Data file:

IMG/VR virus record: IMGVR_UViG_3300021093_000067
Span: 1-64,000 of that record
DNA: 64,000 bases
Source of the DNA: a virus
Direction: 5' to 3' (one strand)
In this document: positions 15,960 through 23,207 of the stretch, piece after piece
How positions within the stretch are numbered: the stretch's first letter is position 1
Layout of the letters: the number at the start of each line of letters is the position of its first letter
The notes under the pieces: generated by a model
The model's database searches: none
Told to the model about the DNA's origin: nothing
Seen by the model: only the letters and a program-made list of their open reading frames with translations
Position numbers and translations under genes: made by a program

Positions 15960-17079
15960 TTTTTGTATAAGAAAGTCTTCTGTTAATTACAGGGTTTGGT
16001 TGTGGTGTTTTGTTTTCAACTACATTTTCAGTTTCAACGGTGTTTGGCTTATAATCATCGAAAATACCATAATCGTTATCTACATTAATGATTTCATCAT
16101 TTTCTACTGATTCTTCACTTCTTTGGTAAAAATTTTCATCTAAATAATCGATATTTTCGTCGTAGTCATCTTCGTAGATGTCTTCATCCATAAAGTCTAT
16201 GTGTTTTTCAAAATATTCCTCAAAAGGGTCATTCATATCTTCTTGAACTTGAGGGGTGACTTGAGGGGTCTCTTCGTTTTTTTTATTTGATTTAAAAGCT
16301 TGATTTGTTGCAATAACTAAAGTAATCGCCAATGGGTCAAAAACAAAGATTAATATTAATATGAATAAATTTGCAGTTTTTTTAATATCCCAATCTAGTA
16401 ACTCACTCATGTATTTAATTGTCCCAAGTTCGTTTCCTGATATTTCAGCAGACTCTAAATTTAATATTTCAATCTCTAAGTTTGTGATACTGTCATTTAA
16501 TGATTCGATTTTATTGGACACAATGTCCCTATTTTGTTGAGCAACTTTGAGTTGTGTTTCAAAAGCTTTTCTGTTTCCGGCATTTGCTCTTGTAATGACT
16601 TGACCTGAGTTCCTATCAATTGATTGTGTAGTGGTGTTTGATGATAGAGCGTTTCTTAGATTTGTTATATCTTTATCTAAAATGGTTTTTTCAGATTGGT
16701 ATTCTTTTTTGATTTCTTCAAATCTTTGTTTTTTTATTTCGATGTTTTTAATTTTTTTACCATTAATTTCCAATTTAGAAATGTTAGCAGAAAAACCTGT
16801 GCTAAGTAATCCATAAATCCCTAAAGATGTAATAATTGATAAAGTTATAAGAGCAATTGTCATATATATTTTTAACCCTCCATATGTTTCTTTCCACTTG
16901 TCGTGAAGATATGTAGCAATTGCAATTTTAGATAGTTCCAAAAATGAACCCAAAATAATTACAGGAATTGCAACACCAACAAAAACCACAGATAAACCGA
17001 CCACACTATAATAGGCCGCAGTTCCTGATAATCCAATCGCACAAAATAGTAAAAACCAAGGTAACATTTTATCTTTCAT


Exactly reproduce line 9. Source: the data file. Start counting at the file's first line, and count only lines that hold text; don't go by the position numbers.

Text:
The notes under the pieces: generated by a model